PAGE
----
Traveling doc series about wild food and inspiring people.
Interview with Director/Producer Caroline Cox
Congratulations! Why did you make your film?
I have found great value and learned tremendous life skills from living in a remote off-grid cabin, and I wanted to inspire others to connect with the world around them and be more connected to their survival.
Imagine I’m a member of the audience. Why should I watch this film?
Wild Kitchen travels to remote areas of the Canadian sub-arctic that are not often exposed to the outside world. In the pilot episode we met an indigenous family who share ancient skills and knowledge with our host, Tiffany Ayalik.
How do personal and universal themes work in your film?
The universal theme that is most obvious is human’s connection and reliance on the natural world for our survival. On a personal level, we watch our host struggle to find game with her bow and arrow and our guests, Lawrence and Liz, talk about the values they would like to instill in their two young boys.
How have the script and film evolved over the course of their development and production?
The original concept for the series was a cooking show, but has evolved to be a documentary series about the people and places, and of course finding food is a big part of the production, but all of the specific how-to recipes and survival skills are delivered as value-added digital media segments that are available on our website and Facebook page.
What type of feedback have you received so far?
The digital media videos have been very well received, with some videos having more then 40,000 views. There has been a lot of discussion on where the show will go next. There is demand for an educational documentary series, or re-branding into a reality TV show that highlights our host, Tiffany Ayalik’s, survival skills and cunning nature.
Has the feedback surprised or challenged your point of view?
Considering the total population of the province we live in is under 40,000, we are quite surprised with the global attention our online videos are getting. Our main following is in the USA, Canada and Great Britain.
What are you looking to achieve by having your film more visible on www.wearemovingstories.com?
The main inspiration for this show has always been to inspire people to connect with the natural world around them, so of course we hope people will check out our facebook page and try some of the recipes. From a business perspective, we are currently looking for an established production company to partner with to pitch our show to appropriate networks.
Who do you need to come on board (producers, sales agents, buyers, distributors, film festival directors, journalists) to amplify this film’s message?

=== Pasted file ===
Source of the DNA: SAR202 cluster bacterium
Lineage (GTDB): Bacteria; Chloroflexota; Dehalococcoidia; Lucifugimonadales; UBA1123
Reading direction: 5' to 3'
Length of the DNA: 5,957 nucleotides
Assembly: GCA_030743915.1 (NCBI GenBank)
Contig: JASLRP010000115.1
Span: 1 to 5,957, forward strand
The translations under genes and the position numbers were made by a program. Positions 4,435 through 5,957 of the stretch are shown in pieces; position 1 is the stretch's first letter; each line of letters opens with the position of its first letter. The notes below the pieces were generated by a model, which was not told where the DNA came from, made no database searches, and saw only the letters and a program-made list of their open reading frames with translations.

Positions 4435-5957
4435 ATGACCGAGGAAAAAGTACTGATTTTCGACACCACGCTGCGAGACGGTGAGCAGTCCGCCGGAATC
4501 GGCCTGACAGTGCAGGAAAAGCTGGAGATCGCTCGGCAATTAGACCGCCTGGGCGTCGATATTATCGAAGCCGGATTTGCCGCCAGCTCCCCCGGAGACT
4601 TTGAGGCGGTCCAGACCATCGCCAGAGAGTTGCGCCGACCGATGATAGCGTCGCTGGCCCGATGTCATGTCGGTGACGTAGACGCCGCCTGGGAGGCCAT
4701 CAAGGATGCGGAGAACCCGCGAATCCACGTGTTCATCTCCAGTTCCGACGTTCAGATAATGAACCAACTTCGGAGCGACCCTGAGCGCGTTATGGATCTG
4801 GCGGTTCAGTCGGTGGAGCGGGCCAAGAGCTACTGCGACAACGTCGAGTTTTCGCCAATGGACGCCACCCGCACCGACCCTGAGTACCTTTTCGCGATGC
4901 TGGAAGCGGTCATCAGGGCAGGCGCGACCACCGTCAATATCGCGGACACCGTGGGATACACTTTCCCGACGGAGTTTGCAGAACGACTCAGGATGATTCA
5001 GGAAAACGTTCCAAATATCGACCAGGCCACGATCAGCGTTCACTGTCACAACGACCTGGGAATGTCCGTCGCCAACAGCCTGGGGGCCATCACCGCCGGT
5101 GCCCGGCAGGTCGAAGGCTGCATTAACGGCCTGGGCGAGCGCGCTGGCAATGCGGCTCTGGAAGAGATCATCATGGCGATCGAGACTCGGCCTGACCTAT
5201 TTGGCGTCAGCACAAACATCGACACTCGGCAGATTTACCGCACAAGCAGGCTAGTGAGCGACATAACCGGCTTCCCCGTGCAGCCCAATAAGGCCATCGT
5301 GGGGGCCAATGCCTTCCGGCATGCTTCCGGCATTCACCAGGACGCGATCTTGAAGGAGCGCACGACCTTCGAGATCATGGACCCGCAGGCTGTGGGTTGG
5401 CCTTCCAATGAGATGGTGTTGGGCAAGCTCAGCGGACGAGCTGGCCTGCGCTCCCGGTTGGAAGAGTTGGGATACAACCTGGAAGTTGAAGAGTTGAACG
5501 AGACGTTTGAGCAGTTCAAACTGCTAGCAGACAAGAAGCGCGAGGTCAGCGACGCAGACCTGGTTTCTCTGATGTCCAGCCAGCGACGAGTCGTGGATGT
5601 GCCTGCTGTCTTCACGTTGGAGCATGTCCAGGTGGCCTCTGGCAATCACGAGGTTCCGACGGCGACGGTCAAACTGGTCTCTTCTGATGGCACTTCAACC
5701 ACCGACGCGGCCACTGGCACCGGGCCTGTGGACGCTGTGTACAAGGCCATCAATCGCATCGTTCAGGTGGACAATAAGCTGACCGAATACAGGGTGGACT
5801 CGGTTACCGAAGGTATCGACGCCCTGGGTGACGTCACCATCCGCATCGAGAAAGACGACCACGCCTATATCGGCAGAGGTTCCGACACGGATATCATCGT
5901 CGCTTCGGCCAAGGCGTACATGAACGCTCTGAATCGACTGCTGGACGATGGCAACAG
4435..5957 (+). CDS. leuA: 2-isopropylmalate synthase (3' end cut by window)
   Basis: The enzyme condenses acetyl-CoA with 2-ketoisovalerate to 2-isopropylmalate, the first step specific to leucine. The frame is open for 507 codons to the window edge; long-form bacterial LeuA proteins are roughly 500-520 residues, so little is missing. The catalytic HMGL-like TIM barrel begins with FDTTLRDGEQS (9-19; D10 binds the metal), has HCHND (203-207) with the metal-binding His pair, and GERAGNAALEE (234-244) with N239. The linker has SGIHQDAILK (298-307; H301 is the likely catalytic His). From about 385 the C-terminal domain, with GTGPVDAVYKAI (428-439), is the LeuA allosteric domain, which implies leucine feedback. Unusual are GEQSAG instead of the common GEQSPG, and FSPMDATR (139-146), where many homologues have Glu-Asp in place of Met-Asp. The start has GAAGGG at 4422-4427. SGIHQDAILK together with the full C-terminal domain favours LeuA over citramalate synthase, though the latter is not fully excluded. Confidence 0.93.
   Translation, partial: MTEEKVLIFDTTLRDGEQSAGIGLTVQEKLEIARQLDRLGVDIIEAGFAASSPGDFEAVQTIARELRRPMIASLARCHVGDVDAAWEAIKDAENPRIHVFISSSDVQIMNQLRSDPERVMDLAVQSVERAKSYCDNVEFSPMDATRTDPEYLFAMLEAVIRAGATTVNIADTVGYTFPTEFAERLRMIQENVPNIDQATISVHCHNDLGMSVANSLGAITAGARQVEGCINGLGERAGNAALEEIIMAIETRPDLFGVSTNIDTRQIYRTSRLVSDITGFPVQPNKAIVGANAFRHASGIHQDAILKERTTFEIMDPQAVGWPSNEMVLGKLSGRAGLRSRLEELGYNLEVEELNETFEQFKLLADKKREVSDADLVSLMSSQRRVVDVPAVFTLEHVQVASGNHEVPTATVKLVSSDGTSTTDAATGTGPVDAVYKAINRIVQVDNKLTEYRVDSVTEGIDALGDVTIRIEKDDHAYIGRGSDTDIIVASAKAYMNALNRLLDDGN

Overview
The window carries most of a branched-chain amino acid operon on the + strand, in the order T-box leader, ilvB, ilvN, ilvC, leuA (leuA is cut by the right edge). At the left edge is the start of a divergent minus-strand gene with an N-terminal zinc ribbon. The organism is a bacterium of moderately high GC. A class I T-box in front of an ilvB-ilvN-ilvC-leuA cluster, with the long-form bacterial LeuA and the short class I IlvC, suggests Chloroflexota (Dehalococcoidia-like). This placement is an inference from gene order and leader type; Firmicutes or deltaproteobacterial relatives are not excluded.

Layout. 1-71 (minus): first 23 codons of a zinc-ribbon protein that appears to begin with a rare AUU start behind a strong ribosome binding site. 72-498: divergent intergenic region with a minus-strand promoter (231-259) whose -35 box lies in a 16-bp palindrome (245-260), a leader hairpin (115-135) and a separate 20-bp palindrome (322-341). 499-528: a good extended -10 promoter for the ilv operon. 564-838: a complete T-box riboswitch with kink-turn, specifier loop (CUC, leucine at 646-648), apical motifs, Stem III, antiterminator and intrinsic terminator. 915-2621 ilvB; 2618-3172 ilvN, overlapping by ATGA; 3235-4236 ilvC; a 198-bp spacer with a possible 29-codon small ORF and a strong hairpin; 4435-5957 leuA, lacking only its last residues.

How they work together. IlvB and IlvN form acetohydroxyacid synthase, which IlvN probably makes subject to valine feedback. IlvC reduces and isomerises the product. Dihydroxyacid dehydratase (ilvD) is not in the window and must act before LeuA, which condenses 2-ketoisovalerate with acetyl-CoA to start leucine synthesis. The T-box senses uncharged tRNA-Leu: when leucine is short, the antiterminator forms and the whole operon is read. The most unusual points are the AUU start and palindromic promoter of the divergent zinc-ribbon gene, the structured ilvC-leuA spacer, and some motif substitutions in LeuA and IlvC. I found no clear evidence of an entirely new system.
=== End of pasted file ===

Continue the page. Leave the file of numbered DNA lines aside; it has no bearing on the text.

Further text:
Ultimately we need a buyer to help us take our show to a broader audience, but right now we are most interested in finding a larger production company. Especially because there is a lot of financial benefit and grant money available for Canadian co-productions.
What type of impact and/or reception would you like this film to have?
With every new lesson that we learn, we see the world differently. I would love for people to watch our show and become more curious about the bounty of nature, the beauty of indigenous culture, and the resourceful nature of humanity.
What’s a key question that will help spark a debate or begin a conversation about this film?
Can people in urban/densely populated areas be connected to the natural world and what does that look like?
What are the key creatives developing or working on now?
Host, Tiffany Ayalik just finished filming a feature film for CBC that will air in December 2017 and her band, Quntum Tanlge, just won a Juno (Canadian equivalent to a Grammy) for Indigenous Album of the Year.
Caroline Cox is working on pre-production for 4 more episodes on NorthwesTel Community TV and is actively pitching to production companies in Canada and the US.
Interview: April 2017
We Are Moving Stories embraces new voices in drama, documentary, animation, TV, web series and music video. If you have just made a film - we'd love to hear from you. Or if you know a filmmaker - can you recommend us? More info: Carmela
Wild Kitchen - Pilot
Traveling doc series about wild food and inspiring people
Director: Caroline Cox
Producer: Caroline Cox
About the director and producer: Caroline Cox is a filmmaker based out of a remote homestead in the Canadian sub-arctic. Her wilderness lifestyle has inspired her to create the documentary TV series, Wild Kitchen. Cox also does regular freelance work for CBC Arts.
Key cast: Tiffany Ayalik
Looking for sales agents, buyers, distributors, journalists
Social media: www.wildkitchen.net
Funders: Canadian Media Fund, NorthwesTel Community TV
Made in association with:
Where can I see it in the next month? NorthwesTel Community TV, Bentonville Film Festival